‘Ban the Box’ Legislation Under Fire

Yvonne Wenger, The Baltimore Sun, March 20, 2014

An influential business group is waging a last-minute effort to derail legislation aimed at helping ex-offenders find work in Baltimore, arguing that the measure would drive jobs from the city.

The Greater Baltimore Committee has asked the City Council to delay action on the bill, due for a final vote as early as Monday, until its impact on job creation can be fully evaluated. The legislation would bar most businesses from performing a criminal background check on a potential employee until the applicant has completed the interview process and a conditional job offer has been made.

But Councilman Nick Mosby, the bill’s sponsor, said Thursday he still has the votes for the measure to pass. To respond to concerns, Mosby said he planned to offer an amendment Monday that would exclude from the legislation positions for which a criminal conviction could disqualify an applicant. Sex offenders, for instance, are legally barred from working in child care centers.

“To corporations saying we already hire ex-offenders: I get that you hire people to be janitors or to work in the back of a kitchen, but I am talking about real opportunities,” Mosby said. “How can we make sure that we’re not giving out life sentences for people’s past transgressions?”


Several council members, such as Robert Curran and Sharon Green Middleton, pledged their continued support for the legislation, which passed unanimously on a preliminary vote. An aide to Mayor Stephanie Rawlings-Blake previously said the mayor intended to sign the bill but urged the council this week to work with the business community to smooth out concerns.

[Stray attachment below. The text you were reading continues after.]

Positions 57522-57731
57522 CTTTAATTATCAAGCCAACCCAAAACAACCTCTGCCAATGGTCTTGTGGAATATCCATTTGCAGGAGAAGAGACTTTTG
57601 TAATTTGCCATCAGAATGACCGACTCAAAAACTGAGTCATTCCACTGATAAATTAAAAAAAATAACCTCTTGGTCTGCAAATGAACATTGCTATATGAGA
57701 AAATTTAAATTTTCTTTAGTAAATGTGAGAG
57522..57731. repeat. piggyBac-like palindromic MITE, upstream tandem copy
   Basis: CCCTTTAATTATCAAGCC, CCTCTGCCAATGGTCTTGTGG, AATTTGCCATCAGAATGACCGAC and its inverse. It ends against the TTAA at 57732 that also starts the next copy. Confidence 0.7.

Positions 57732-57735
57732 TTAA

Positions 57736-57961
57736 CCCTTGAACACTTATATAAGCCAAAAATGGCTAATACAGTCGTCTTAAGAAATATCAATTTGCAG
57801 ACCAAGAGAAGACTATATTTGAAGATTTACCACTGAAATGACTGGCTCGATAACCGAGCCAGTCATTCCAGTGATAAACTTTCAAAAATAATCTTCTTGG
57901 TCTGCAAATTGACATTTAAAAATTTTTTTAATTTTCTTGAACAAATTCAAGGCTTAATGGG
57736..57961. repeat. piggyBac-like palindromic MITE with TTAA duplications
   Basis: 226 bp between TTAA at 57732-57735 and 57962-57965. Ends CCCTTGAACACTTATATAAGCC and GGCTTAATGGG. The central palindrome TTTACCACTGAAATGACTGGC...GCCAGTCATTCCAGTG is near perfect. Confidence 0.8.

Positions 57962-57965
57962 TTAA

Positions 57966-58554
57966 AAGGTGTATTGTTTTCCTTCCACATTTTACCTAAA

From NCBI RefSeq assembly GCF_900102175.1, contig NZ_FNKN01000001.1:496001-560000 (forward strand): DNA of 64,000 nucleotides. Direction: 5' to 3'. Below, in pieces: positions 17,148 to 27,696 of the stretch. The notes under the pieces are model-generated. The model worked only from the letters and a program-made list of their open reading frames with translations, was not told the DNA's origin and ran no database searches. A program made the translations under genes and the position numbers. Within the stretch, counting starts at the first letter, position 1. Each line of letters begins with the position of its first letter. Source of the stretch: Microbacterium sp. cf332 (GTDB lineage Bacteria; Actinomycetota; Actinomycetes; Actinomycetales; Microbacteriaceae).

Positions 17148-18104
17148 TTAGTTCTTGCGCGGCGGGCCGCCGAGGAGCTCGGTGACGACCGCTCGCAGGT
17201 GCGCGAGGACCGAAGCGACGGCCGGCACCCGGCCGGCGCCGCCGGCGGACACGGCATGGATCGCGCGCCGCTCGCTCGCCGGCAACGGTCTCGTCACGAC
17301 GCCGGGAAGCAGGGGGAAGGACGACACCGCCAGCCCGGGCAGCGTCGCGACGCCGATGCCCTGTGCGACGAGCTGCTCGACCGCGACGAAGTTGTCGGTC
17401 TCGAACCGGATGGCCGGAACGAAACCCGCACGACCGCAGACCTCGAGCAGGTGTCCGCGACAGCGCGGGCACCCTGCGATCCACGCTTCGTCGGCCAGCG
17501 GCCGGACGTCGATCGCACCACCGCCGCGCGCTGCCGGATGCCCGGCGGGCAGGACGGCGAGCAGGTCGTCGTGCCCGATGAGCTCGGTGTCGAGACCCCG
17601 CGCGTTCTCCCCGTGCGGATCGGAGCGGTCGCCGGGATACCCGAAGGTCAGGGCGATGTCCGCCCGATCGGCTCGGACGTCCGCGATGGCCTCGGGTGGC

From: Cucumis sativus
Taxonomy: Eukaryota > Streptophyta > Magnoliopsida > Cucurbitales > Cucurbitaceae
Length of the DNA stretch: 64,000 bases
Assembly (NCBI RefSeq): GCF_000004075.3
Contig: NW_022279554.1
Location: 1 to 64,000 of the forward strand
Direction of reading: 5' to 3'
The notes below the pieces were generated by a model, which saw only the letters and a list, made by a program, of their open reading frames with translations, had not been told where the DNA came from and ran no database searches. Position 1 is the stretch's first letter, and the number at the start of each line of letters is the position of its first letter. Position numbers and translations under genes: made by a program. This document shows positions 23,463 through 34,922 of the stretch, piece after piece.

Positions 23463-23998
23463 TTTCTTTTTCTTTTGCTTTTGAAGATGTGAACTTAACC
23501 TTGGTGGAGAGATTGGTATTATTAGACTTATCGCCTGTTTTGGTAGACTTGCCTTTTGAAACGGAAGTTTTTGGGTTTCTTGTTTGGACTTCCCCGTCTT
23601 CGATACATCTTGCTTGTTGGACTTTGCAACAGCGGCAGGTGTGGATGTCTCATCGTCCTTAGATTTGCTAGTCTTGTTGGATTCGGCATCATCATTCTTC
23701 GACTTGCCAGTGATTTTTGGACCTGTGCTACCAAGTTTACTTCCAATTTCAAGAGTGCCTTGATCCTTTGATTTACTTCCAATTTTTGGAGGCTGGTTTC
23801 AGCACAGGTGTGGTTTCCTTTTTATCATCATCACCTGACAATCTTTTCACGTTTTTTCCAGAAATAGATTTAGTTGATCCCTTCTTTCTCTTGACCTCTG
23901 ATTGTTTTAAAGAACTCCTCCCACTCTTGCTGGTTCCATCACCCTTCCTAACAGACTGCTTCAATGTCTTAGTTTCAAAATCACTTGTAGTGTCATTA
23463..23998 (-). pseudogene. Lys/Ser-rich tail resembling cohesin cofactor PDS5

The bill—known as “Ban the Box,” referring to the box ex-offenders are asked to check on job applications—would apply to businesses with at least 10 workers, including contractual, temporary or seasonal staff.

The city and state already have restrictions on running background checks on candidates for government jobs. Across the country, about 10 other states and 60 municipalities have similar laws.

Baltimore runs the checks only on applicants who would work in “positions of trust,” such as police officers. Certain state offices in Maryland are prohibited from asking about past convictions until a candidate has been granted an interview.

Legislation also is pending in Annapolis that would shield certain old, nonviolent offenses from criminal record searches. Law enforcement agencies, court officials and some employers, such as day care centers and private security firms, would continue to have access to the entire record.

Donald C. Fry, president of the Greater Baltimore Committee, said the group has detailed its concerns from the outset—that the bill would impose a burden on city-based businesses not faced elsewhere in the region, and subject them to inappropriate criminal and civil penalties for violations. Fry said he wants to work with Mosby.


Fry’s group, made up of area business leaders, submitted a position paper opposing the bill weeks ago but began a more aggressive campaign last week with a strongly worded letter to the mayor and City Council. {snip}


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